Business

Can our own version of Nicola Sturgeon please step forward

Nicola Sturgeon's ambition for Scotland is genuine and her determination to get the best for her region is sincere

I LIKE Nicola Sturgeon. The Scottish First Minister speaks with passion about her country, and with a logic and calmness that makes you sit up and take notice. You can tell that her ambition for Scotland is genuine and her determination to get the best for her region is sincere. Ever since the Brexit referendum result I have looked on enviously as the Scottish people had their fears articulated, their hopes aired and most importantly their voice heard.

At the same time in Northern Ireland, the only agreed position our political leadership have ever taken on Brexit was the joint letter from then First and deputy First Ministers Arlene Foster and Martin McGuinness in August 2016, which seems a political age away now.

Since then, the view of the majority in the region has been largely unheard due to the quirk of the parliamentary arithmetic and the continued policy of abstentionism by Sinn Fein after they wiped out the SDLP representation at Westminster. So when Nicola Sturgeon speaks out, I find myself listening with a mixture of envy and admiration.

In the midst of the most dramatic of political weeks for UK politics in my lifetime, the Scottish First Minister explained why she is opposed to the proposed withdrawal agreement between the UK Government and the European Union. Her biggest objection is that the deal gives Northern Ireland a competitive advantage over Scotland; that by effectively adhering to the regulations of the single market, while being politically out of that market, we would have the upper hand in attracting investment and high quality jobs. Sturgeon referred to the effect on Scotland as ‘devastating.'

In that scenario, with leading politicians from other regions bemoaning the competitive economic advantage we stand to gain, a reasonable observer might expect local politicians to welcome the deal with open arms. But we are not a ‘normal' political democracy and the same rules as elsewhere do not apply here.

The DUP holds the whip hand locally; only one of our local MPs to actually sit in the House of Commons doesn't come from that party and so their influence and profile and disproportionately high. They have their own party political reasons for rejecting the deal (so far) and none of them are based on sound economics.

The rejection comes down to the backstop, the mythical ‘border down the Irish sea' and the perceived long term threat this poses to Northern Ireland's place in the UK. It is short sighted politics at best and it is simply a political misjudgement; the agreement in fact vows to uphold the Good Friday Agreement, in which the political status of this region was settled. If anything the agreement potentially paves the way to an economically stable and prosperous Northern Ireland where the majority of people are content with the status quo, thus pushing thoughts of and demands for a border boll down the agenda.

In the past the business community locally has been wary of raising their voice on political matters, a situation outlined and explained by local hotelier Bill Wolsely on Friday last. At the same event he went on to say that day is done, and businesses need to speak up in support of the Agreement. He didn't go easy on the DUP.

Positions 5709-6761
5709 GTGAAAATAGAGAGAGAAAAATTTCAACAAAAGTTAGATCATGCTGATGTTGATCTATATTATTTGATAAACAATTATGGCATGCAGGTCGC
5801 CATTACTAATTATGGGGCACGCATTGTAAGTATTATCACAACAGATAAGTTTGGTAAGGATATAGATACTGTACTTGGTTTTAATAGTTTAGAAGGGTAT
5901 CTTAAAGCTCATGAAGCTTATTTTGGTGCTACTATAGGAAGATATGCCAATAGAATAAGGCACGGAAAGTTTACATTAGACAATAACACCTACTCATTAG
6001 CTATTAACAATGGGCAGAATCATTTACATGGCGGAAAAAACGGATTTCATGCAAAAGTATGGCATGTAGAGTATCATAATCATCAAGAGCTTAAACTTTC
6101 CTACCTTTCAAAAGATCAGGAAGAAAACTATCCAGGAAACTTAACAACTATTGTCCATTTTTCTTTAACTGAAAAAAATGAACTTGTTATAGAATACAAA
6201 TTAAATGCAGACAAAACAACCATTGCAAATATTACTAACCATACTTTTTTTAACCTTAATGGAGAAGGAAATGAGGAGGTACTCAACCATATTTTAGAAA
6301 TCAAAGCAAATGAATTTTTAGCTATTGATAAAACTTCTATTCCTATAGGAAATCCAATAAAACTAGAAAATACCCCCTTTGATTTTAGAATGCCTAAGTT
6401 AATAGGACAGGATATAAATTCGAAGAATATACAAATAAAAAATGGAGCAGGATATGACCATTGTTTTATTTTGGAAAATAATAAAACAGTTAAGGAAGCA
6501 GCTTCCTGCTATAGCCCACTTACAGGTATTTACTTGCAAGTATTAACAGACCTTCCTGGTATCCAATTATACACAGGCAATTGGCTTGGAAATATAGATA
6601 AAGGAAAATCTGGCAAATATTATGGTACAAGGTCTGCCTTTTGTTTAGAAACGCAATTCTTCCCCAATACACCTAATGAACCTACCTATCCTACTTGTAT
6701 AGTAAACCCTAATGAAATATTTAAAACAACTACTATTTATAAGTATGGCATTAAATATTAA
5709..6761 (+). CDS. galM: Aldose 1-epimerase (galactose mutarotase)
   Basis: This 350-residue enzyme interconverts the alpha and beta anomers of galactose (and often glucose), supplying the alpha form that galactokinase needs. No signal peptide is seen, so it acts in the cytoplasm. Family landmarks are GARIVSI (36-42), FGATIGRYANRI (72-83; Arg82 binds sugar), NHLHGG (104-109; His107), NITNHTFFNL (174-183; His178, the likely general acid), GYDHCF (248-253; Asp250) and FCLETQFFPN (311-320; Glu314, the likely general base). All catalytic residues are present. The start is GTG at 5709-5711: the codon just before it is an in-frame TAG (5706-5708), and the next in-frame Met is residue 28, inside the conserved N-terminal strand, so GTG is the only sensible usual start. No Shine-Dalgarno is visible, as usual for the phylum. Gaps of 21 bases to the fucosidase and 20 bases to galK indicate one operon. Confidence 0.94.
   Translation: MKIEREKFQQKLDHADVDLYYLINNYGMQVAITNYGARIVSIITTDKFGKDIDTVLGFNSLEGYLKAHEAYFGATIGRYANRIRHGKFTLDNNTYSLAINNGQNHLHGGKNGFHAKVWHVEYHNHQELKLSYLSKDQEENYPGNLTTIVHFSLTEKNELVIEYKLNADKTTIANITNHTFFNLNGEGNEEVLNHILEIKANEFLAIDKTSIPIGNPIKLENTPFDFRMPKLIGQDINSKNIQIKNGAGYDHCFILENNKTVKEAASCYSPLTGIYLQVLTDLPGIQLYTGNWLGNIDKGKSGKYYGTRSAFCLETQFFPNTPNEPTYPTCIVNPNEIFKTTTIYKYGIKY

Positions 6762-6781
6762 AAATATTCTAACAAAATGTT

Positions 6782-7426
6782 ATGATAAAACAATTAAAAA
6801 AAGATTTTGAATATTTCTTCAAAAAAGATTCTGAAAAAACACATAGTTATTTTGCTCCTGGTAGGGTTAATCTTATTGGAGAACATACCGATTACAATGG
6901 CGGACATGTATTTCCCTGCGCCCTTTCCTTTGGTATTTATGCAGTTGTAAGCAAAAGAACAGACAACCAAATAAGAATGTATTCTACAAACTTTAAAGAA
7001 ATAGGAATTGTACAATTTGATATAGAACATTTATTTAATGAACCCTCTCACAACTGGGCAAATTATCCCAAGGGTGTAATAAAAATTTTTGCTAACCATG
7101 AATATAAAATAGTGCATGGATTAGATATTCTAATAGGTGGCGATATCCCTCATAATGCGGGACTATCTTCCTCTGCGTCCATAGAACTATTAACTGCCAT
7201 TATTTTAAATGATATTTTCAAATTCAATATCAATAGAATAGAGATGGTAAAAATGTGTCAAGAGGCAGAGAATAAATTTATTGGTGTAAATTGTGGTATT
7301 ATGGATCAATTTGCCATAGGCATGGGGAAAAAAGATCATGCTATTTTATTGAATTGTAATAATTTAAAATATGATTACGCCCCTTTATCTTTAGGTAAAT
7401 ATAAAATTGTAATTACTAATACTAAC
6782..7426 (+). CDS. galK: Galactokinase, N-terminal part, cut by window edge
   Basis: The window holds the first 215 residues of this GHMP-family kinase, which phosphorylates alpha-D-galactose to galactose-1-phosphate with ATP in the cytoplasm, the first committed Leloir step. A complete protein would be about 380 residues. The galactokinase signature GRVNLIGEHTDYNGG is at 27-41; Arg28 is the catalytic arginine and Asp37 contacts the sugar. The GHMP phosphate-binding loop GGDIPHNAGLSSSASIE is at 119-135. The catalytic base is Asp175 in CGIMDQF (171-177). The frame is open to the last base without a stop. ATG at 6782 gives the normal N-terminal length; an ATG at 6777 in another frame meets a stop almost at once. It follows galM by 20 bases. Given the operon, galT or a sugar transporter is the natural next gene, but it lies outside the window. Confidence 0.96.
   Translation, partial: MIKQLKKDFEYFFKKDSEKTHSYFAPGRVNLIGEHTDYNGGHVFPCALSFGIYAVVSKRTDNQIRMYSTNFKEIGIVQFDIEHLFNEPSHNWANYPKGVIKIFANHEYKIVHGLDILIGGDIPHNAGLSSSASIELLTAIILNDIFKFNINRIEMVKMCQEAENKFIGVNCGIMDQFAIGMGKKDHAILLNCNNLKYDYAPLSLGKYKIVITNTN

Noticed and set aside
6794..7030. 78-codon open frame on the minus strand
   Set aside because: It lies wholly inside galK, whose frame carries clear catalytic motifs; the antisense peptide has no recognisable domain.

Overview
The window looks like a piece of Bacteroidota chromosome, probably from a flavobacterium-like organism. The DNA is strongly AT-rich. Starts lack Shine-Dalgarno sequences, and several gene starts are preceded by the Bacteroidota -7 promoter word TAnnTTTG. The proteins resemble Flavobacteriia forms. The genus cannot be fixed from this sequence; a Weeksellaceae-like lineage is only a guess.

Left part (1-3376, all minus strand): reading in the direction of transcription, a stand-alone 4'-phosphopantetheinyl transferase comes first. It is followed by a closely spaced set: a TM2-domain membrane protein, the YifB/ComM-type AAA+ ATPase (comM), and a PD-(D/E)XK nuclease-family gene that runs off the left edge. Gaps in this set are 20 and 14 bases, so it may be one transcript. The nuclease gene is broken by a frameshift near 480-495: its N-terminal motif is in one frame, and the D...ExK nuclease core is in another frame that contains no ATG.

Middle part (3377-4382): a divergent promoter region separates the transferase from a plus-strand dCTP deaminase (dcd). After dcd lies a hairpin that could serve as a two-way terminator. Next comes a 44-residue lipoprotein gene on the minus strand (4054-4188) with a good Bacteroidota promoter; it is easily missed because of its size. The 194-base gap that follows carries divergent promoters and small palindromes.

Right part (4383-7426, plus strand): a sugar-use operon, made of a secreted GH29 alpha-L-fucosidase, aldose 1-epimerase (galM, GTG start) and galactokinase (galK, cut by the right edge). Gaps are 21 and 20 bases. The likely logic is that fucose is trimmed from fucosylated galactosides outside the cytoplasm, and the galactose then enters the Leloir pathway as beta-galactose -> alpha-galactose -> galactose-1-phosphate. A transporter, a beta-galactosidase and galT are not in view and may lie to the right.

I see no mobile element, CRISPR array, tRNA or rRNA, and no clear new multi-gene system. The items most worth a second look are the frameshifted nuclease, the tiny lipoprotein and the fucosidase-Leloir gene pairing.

"Now we have an opportunity to do something. We need to encourage our politicians to grasp that opportunity. This is no longer a time to keep our head down. We have an opportunity because of Brexit to have a foot in both camps. What an opportunity we have for business and when business is strong, that makes the community strong and it's good for all.''

The Merchant Hotel owner's comments followed in the wake of an unprecedented expression of support for the deal from all the main business representative bodies in Northern Ireland. I first detected that willingness to challenge the political status quo this time last year when the President of the NI Chamber of Commerce called out the local parties at the organisations annual dinner. When Elvena Graham appealed for a return of Stormont and of the political ‘limbo', she received a sustained round of enthusiastic applause.

On Brexit, the organisations Manufacturing NI, the NI Freight Association and NI Retail Consortium led the way in their presentations to the Brexit Committee in the Commons; they pulled no punches and were acutely straightforward on the negative impact of a ‘no deal' Brexit outcome.

Now the deal is published their sentiment has been voiced by all of the other business organisations, including, crucially the Ulster Farmer's Union. All have said while this deal is not perfect, it is better than a no deal outcome and should be supported. That is a very uncomfortable and very unfamiliar situation for the DUP and they have not responded well to date.

The agreement may have little chance of getting through the House of Commons, though do not rule out the same deal being brought back and back again for the 643 MPs to vote on and eventually agreed, but the eleven NI representatives are being left in little doubt as to how the majority of the business community want them to vote, and that reflects the NI referendum poll.

Brexit has changed everything. It has even given voice to those who previously stayed silent and that can only be a good thing. Will it bring forward our very own version of Nicola Sturgeon?

:: Brendan Mulgrew (brendan.mulgrew@mwadvocate.com) is managing partner at MW Advocate (www.mwadvocate.com). Follow him on Twitter @brendanbelfast

:: Next week: Claire Aiken

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